Before the start of business, Just Security provides a curated summary of up-to-the-minute developments at home and abroad. Here’s today’s news.
DONALD TRUMP’S FOREIGN POLICY
Trump will enter the White House tomorrow with most national security positions unfilled, threatening to cripple the incoming administration from the beginning and creating the risk that it will present confused or contradictory policies to the rest of the world, Dan De Luce and John Hudson observe at Foreign Policy.
The NATO mission will continue as the Trump administration takes office, Vice President-elect Mike Pence insisted following Trump’s comments that the transatlantic organization is “obsolete.” Mallory Shelbourne reports at the Hill.
Trump’s pick for UN ambassador departed from him on several foreign policy issues at her Senate confirmation hearing yesterday, voicing skepticism on Russia and optimism about NATO, Anne Gearan and Sean Sullivan report at the Washington Post.
NATO Secretary General Jens Stoltenberg pushed back against Trump’s comments that the organization is “obsolete” yesterday, insisting that NATO is constantly evolving to meet security threats, Michael Birnbaum reports at the Washington Post.
The Iran nuclear deal is working and must be maintained. The UN, the EU and key players in the Iran nuclear deal delivered a united message to President-elect Donald Trump yesterday, Edith M. Lederer reports at the AP.
The US military is ready to present options to the new Trump administration to accelerate the fight against the Islamic State, chairman of the Joint Chiefs of Staff Marine Gen. Joseph Dunford told reporters including Julian E. Barnes at the Wall Street Journal.
The US can “be great again” if it shows leadership in a worldwide response to the cyber threat posed by Russia, Ukrainian President Petro Poroshenko said yesterday, Stephen Adler and Sujata Rao reporting at Reuters.
The Senate Armed Services Committee overwhelmingly recommended that retired Gen. James Mattis be the next defense secretary yesterday, Jeremy Herb and Connor O’Brien report at POLITICO.
Sen. John McCain is still undecided whether he will support the nomination of Rex Tillerson as secretary of state, he said yesterday. POLITICO’s Burgess Everett reports.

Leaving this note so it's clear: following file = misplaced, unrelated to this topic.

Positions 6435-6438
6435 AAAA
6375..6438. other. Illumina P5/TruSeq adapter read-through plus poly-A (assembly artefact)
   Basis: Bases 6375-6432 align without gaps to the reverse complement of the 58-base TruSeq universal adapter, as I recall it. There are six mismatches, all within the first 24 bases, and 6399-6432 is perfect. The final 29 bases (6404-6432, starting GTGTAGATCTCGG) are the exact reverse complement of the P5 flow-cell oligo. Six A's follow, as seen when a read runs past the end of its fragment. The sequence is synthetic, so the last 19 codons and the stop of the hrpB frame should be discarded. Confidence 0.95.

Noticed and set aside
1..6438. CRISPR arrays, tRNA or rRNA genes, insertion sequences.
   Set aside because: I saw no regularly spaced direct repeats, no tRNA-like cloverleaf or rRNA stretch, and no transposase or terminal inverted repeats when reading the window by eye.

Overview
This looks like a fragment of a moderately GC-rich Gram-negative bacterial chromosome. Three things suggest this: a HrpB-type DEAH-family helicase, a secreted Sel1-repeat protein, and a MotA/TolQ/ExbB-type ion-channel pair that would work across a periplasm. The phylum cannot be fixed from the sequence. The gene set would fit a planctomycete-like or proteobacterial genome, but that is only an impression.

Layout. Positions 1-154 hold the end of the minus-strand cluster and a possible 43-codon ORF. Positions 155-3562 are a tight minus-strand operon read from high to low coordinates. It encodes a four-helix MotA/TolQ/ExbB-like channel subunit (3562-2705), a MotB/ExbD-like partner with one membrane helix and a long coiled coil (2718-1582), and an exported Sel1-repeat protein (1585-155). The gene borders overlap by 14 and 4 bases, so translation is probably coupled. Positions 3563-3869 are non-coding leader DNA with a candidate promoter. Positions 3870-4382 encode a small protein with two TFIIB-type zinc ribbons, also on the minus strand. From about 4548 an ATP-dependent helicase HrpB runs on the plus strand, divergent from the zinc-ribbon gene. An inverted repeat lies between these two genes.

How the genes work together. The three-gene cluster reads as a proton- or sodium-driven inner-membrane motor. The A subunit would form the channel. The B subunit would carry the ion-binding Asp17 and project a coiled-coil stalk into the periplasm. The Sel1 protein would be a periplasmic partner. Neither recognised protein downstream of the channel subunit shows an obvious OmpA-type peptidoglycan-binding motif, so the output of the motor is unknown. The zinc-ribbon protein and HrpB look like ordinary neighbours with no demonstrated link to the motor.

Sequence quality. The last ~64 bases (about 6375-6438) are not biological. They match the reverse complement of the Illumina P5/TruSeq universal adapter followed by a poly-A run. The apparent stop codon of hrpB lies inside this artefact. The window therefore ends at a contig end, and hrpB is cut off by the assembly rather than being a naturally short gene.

Department of Energy head pick Rick Perry reportedly did not realize that the job involved maintaining the nation’s nuclear stockpile when he agreed to take it, Coral Davenport and David E. Sanger report at the New York Times.
Sanctions against Russia for its annexation of Crimea should remain tied to that issue and not be repealed in return for a reduction of nuclear arms as President-elect Trump suggested, President Obama said yesterday, Louis Nelson reporting at POLITICO.
Trump deserves the space to pursue his agenda, outgoing President Barack Obama said yesterday in his final scheduled news conference, while suggesting that he tread carefully on issues such as the Israeli-Palestinian conflict. Carol E. Lee and Damian Paletta report at the Wall Street Journal.
An annotated version of Obama’s final press conference speech yesterday is provided at NPR.
The Obama administration has written 275 briefing papers for the incoming Trump administration including nearly 1,000 pages on North Korea, the military campaign against the Islamic State and tensions in the South China Sea, – and nobody knows whether anyone in Trump’s team has read them, Mark Landler writes at the New York Times.
Ten views from ten countries: CNN compiles the opinions on the incoming Trump administration from commentators from around the world.
European leaders’ insistence that the ties underpinning the world since World War II will endure in Trump’s new world order will be put to the test as “tweets and interviews turn into policy and action,” write Griff Witte, Michael Birnbaum and James McAuley at the Washington Post.
Trump will inherit a conflict in Afghanistan that is a “stalemate” after eight years of the Obama administration, write Greg Jaffe and Missy Ryan at the Washington Post, discussing how Trump might approach this particular foreign policy challenge.
Trump’s all-but-abandonment of human rights as a foreign policy principle has raised the prospect of once “unimaginable” alliances for some Middle Eastern countries, writes the AP. Continue Reading »